Bengaluru: The country has only 731 monitoring stations for 321 cities and towns, which is only 5 per cent of the total 6,166 census cities and towns, states a report, At the Crossroads, by Delhi-based not for profit organisation, Centre For Science and Environment.
These stations monitor sulphur dioxide, nitorgen dioxide, PM10 and PM 2.5, but the report points to the deficit of real monitoring data. “There are only 168 continuous real-time monitors, covering 102 cities, a mere 1.7% of the total cities Interestingly, approximately 48% of real-time monitoring stations are in Delhi, Uttar Pradesh and Haryana. This shows acute deficit in real-time monitoring data in most parts of the country. Only Delhi has made substantial progress to increase its monitoring stations to 34 that track air quality continuously and relay real-time information,” the report says.
Bengaluru, in the region wise trend of PM 10 concentration, falls in the moderate category. It says in 2017, Bengaluru and Pune levels were higher than the regional average by 1.2 times. Jabalpur, Pimpri and Chinchwad are the other regions that fall under this region. The report suggests that it is important to make preparation of the inventory of pollution source mandatory for state pollution control boards.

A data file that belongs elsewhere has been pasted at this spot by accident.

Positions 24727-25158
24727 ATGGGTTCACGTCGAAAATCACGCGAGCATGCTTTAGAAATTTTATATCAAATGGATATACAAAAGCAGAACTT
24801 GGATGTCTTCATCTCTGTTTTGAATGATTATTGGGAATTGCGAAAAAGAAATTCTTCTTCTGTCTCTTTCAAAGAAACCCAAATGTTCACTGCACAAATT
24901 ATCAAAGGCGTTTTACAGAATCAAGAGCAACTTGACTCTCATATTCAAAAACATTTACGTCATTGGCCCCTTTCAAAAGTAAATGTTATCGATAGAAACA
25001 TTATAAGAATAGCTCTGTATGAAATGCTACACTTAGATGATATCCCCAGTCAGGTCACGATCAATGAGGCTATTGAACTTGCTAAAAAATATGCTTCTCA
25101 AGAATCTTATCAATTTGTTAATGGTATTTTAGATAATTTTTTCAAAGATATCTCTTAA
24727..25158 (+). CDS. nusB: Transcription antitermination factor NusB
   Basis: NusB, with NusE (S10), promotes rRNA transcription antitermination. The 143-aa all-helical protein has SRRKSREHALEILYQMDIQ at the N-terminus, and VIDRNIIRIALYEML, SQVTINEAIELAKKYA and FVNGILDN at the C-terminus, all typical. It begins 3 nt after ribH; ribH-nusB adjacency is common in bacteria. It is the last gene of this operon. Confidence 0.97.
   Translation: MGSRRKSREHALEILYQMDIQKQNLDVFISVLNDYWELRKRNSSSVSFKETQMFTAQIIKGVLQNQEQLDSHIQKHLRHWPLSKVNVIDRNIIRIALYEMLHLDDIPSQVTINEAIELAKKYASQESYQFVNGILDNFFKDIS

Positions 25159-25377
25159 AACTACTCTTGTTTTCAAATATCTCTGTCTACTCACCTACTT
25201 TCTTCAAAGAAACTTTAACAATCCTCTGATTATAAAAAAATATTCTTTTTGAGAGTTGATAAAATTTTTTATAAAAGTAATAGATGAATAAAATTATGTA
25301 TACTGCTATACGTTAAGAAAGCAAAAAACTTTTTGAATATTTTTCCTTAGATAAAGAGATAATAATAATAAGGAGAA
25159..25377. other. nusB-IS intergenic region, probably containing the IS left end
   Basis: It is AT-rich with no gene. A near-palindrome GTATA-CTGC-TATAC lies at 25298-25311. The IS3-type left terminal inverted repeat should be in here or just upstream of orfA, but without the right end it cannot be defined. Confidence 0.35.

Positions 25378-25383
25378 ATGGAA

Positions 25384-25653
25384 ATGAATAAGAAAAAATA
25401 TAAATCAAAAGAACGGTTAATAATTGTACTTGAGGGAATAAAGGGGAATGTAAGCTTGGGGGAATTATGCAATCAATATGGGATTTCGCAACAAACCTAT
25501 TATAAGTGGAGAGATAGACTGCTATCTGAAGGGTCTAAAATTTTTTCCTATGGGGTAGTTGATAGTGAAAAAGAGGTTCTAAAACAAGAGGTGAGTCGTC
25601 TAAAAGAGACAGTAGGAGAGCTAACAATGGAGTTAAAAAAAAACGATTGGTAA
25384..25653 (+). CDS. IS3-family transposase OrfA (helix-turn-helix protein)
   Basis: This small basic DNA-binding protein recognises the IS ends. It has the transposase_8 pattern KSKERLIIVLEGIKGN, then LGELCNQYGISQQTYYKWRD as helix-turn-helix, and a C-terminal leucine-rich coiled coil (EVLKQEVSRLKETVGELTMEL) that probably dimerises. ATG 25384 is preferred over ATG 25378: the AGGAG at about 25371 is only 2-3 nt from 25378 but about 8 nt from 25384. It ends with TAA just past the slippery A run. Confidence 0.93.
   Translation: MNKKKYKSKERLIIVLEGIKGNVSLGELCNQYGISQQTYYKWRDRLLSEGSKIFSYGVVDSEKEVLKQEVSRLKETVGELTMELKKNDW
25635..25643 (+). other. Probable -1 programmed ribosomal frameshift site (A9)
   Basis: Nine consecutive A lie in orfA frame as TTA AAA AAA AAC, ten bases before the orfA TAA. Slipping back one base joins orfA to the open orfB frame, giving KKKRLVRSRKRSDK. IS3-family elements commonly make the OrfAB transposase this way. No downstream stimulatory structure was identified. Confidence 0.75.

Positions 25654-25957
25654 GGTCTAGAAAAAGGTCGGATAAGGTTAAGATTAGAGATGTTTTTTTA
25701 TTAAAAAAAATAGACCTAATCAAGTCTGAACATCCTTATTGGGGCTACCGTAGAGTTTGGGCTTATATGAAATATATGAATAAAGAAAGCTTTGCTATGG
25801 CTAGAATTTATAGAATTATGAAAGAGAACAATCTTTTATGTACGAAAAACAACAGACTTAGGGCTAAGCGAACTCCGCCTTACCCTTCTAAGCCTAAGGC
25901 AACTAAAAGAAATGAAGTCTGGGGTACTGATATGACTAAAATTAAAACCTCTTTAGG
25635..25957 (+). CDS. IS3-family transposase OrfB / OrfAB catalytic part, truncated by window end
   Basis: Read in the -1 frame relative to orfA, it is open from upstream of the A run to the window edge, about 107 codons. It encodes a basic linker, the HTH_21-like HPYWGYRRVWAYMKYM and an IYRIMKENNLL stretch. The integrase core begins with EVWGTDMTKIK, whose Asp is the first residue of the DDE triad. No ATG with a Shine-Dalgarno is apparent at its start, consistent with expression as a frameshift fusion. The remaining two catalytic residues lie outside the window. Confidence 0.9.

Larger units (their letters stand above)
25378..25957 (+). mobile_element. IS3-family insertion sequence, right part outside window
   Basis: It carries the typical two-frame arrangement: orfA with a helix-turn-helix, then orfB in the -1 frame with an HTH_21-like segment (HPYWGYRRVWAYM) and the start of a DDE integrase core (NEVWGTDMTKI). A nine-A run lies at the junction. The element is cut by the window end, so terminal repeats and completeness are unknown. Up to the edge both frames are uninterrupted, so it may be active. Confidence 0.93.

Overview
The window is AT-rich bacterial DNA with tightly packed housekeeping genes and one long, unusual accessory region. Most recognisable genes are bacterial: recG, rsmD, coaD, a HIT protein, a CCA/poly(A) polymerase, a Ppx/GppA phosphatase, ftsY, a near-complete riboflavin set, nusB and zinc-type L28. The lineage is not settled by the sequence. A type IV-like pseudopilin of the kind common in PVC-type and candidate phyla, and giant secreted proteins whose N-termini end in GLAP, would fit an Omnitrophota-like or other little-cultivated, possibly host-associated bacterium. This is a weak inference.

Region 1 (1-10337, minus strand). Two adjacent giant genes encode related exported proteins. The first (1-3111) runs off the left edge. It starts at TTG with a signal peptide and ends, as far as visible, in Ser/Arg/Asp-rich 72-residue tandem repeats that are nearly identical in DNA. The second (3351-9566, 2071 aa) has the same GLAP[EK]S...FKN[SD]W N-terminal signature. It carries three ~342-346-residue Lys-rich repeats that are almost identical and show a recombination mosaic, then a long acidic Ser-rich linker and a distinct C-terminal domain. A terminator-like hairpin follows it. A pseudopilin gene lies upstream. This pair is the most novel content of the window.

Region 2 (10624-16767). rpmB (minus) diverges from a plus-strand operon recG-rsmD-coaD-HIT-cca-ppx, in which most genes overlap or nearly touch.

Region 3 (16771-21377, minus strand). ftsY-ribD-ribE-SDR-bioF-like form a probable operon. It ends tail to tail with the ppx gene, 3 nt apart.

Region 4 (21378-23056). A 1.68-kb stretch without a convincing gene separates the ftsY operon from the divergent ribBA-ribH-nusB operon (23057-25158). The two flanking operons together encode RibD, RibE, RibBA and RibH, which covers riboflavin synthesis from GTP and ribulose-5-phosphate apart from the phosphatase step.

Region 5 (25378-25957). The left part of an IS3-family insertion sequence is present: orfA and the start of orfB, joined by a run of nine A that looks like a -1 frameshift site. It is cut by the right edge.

“This is the first crucial step that is needed to quantify the pollution sources by sector to define mitigation strategy. Even though several emission inventory studies have been carried out in India, the details of the pollution sources are not available in the public domain,” the report adds....